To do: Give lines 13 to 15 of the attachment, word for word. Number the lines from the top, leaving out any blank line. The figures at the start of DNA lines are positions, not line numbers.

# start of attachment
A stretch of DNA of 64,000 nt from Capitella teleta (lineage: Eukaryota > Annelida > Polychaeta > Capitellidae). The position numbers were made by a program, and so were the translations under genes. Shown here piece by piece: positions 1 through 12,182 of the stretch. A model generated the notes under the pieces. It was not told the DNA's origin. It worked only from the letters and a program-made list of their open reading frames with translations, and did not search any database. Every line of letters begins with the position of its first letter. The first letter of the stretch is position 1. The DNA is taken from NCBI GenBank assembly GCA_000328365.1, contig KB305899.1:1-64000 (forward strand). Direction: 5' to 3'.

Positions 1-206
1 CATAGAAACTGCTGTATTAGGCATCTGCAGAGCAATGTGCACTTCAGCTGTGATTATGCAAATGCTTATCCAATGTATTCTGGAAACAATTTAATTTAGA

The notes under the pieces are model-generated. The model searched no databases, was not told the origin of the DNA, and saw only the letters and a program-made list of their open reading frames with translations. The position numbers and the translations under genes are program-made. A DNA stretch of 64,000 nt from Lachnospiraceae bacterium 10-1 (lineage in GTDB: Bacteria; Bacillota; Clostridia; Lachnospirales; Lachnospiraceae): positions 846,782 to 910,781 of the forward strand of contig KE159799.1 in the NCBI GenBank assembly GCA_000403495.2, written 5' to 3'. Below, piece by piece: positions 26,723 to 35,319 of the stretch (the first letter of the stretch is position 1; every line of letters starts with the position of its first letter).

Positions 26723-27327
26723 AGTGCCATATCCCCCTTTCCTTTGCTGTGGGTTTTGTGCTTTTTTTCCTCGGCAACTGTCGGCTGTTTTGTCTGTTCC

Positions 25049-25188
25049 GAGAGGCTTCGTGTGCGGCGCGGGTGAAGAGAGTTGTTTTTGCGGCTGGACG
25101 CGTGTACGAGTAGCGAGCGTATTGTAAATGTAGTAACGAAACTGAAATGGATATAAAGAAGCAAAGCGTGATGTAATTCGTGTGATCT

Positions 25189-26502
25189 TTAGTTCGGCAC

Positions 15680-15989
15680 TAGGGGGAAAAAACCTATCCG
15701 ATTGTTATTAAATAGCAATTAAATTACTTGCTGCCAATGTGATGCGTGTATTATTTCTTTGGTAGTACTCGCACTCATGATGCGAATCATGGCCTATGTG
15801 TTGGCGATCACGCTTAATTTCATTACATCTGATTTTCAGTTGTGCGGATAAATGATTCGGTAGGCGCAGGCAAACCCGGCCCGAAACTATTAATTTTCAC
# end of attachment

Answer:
15680 TAGGGGGAAAAAACCTATCCG
15701 ATTGTTATTAAATAGCAATTAAATTACTTGCTGCCAATGTGATGCGTGTATTATTTCTTTGGTAGTACTCGCACTCATGATGCGAATCATGGCCTATGTG
15801 TTGGCGATCACGCTTAATTTCATTACATCTGATTTTCAGTTGTGCGGATAAATGATTCGGTAGGCGCAGGCAAACCCGGCCCGAAACTATTAATTTTCAC